When NASCAR racing legend Dick Trickle killed himself last month because of his debilitating chronic pain, it focused considered attention on how pain is diagnosed and treated.
At the National Pain Report, we’ve been talking with pain specialists around the country and found many think that medical schools need to do a better job of preparing physicians to diagnose and treat pain.
“Historically medical schools average only six hours dedicated to pain management, and the bulk of that time is on prescriptions,” said Beth Darnall, PhD, clinical associate professor in Stanford University’s School of Medicine.
Darnall is concerned that patients will rely solely on opiods for chronic pain if they are not given alternative resources, and that those alternative resources aren’t being taught.
UCLA’s Dr. Andrew Charles agrees, calling the diagnosis and treatment of chronic pain “a huge public health problem” because of lost work productivity, the costs to the health care system, and the social costs to pain sufferers and their families.
“Medical schools should do a better of preparing physicians to identify and treat chronic pain,” said Charles who runs the Headache Research and Treatment Programs at UCLA’s David Geffen School of Medicine.
Charles also says patients need to be better educated about pain as well, calling the lack of training a “global problem.”
The hard truth is that pain is the number one reason for a person in the United States to seek medical attention. And a Denver, Colorado pain physician joins Dr. Charles and Dr. Darnall in the call for medical schools to pay more attention to how we train physicians.
“The academic system in the U.S. has never formed a residency which would produce a physicians who is skilled in the diagnosis and treatment of pain,” said Daniel Bennett, MD, DABPM, a Denver pain physician who is chief medical officer for National Pain Report. “This boils down to money and politics, which is sad.”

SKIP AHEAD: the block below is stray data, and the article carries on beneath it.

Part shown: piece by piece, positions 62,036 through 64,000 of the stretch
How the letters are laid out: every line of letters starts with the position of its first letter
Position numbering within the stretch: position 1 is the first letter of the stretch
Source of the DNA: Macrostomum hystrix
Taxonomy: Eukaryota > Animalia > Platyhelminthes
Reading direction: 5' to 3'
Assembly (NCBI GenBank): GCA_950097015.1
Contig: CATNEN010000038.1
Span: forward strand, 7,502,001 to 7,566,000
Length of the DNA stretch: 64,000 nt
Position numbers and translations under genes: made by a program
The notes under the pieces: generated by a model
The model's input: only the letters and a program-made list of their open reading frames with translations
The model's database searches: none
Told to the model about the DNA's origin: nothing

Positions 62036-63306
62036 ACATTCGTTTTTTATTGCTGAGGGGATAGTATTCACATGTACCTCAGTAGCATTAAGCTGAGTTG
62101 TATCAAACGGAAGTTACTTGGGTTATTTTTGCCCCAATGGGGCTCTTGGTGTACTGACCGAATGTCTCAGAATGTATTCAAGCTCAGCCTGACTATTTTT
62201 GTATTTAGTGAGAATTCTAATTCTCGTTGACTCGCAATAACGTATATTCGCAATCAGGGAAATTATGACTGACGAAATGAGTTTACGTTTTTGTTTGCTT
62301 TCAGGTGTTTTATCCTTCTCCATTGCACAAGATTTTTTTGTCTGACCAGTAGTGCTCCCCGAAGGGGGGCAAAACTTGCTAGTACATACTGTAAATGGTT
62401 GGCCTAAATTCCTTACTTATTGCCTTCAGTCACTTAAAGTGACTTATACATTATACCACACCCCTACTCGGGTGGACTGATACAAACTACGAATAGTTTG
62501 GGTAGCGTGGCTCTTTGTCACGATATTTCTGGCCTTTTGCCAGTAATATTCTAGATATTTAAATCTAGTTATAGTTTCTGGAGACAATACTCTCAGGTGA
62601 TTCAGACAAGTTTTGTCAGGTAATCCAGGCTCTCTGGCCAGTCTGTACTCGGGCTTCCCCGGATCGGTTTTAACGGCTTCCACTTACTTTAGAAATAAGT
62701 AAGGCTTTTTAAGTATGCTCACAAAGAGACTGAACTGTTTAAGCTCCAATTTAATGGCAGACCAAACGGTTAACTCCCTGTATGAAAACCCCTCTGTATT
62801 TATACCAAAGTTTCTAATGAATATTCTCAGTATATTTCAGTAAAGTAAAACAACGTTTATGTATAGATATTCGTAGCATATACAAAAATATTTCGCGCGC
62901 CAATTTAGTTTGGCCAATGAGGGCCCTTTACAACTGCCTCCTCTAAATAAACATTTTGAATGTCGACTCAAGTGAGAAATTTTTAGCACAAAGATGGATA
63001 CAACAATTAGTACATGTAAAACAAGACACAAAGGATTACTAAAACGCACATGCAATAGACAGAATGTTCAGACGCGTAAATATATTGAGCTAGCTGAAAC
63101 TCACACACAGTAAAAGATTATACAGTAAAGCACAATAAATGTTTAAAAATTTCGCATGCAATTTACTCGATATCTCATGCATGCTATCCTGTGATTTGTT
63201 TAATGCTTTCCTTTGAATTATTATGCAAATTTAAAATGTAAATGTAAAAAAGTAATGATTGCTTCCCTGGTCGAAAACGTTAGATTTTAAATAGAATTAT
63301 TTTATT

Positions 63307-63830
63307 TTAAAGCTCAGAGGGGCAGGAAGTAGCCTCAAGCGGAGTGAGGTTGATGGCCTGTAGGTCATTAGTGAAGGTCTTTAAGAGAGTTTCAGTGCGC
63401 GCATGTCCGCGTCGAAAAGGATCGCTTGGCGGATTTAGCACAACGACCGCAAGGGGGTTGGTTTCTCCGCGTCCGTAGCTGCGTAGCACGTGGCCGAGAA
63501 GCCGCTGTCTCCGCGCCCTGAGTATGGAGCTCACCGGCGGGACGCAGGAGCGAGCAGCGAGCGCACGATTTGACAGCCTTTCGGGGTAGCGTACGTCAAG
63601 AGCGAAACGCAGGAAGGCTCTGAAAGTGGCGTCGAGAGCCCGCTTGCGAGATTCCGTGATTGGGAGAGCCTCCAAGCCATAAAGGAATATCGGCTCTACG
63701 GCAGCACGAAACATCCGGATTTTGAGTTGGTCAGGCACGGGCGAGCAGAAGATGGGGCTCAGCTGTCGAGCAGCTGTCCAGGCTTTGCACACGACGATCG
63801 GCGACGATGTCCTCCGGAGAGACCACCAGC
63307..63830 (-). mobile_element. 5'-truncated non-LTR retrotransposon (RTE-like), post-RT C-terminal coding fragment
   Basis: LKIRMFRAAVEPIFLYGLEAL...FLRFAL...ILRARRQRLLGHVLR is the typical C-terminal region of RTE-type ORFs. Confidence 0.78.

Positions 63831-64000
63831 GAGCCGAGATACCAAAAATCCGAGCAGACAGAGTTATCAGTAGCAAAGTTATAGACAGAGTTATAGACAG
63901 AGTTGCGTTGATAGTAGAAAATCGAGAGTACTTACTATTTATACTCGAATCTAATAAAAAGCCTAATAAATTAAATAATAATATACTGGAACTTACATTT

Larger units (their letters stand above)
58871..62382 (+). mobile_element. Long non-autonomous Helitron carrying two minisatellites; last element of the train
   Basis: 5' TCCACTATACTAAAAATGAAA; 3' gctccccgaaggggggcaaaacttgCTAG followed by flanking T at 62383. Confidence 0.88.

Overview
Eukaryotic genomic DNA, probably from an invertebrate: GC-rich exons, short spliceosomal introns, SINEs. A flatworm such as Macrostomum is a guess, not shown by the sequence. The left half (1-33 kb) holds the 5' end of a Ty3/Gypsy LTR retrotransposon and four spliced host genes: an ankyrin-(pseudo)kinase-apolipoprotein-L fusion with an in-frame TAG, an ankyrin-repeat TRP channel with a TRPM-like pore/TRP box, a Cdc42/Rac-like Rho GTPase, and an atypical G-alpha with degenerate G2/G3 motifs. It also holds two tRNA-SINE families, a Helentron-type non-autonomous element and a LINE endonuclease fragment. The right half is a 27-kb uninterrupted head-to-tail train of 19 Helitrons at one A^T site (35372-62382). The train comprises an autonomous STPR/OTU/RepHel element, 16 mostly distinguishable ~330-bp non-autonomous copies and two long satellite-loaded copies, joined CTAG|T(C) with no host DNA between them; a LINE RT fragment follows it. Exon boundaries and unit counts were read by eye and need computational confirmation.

Since some current doctors are not up to date on how to diagnose and treat pain, it can be a challenge for chronic pain sufferers to find the right doctor. Arlene Grau of Lakewood, California recently wrote a column for the National Pain Report that likened finding the right doctor to finding a life partner.
“We go through great lengths to confirm that he/she is the one, and, if you’re like me, you have a list of qualities you look for in the person,” Grau said. “If you are a chronic pain sufferer, then finding the right doctor to care for you should be the same way.”
Grau went to several different physicians before she met one that she feels understands and listens to her.
Dr. Darnall points out that some states are doing better. In Washington state, 27 hours of pain education in the medical curriculum is required, but she emphasized “this is by no means a national practice.”
Experts we’ve talked to think that more physicians need to be able to communicate better with their patients.
This means a better understanding of the physiological mechanisms of pain, the psychological factors that influence pain, the benefits of multidisciplinary pain care, and an emphasis on patient empowerment — connecting patients with resources and information to best manage their pain.